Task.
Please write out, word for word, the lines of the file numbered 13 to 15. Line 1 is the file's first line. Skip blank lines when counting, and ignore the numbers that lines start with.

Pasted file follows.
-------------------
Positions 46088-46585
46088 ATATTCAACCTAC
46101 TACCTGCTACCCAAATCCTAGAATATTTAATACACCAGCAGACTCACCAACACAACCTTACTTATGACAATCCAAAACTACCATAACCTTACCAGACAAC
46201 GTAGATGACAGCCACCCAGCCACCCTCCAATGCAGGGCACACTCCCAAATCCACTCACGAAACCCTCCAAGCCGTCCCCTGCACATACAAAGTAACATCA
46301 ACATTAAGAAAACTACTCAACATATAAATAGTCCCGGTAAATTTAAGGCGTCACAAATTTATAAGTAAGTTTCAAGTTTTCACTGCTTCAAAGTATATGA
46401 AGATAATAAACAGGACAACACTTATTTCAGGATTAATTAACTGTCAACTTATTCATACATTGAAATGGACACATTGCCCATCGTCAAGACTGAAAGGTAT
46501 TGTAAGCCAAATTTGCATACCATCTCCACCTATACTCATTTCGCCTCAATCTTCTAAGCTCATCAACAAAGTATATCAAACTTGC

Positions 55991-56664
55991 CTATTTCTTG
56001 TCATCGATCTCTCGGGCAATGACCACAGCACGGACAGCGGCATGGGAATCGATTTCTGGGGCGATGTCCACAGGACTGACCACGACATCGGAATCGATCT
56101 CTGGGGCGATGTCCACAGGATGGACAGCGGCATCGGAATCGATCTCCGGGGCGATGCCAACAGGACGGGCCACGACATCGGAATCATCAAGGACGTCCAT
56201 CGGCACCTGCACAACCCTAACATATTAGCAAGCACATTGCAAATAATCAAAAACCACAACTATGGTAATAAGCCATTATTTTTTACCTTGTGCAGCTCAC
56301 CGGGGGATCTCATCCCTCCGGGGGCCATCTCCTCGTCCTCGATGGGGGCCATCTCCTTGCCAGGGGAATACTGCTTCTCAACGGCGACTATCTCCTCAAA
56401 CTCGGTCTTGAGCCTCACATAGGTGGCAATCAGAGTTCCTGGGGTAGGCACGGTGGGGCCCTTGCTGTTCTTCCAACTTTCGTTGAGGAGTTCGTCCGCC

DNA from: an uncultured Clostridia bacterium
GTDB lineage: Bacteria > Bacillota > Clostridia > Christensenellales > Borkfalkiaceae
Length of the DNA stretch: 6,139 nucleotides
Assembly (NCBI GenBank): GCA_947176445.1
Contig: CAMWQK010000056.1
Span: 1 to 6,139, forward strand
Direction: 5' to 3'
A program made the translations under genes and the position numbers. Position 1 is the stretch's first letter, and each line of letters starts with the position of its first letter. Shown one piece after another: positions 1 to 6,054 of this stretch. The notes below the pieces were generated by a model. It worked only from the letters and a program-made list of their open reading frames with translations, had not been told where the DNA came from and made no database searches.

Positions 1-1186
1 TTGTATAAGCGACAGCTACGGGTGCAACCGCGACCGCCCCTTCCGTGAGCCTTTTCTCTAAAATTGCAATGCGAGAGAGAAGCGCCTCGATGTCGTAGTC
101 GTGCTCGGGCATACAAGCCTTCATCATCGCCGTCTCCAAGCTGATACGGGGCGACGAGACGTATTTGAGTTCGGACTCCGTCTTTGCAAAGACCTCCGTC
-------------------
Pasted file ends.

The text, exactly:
56301 CGGGGGATCTCATCCCTCCGGGGGCCATCTCCTCGTCCTCGATGGGGGCCATCTCCTTGCCAGGGGAATACTGCTTCTCAACGGCGACTATCTCCTCAAA
56401 CTCGGTCTTGAGCCTCACATAGGTGGCAATCAGAGTTCCTGGGGTAGGCACGGTGGGGCCCTTGCTGTTCTTCCAACTTTCGTTGAGGAGTTCGTCCGCC

DNA from: an uncultured Clostridia bacterium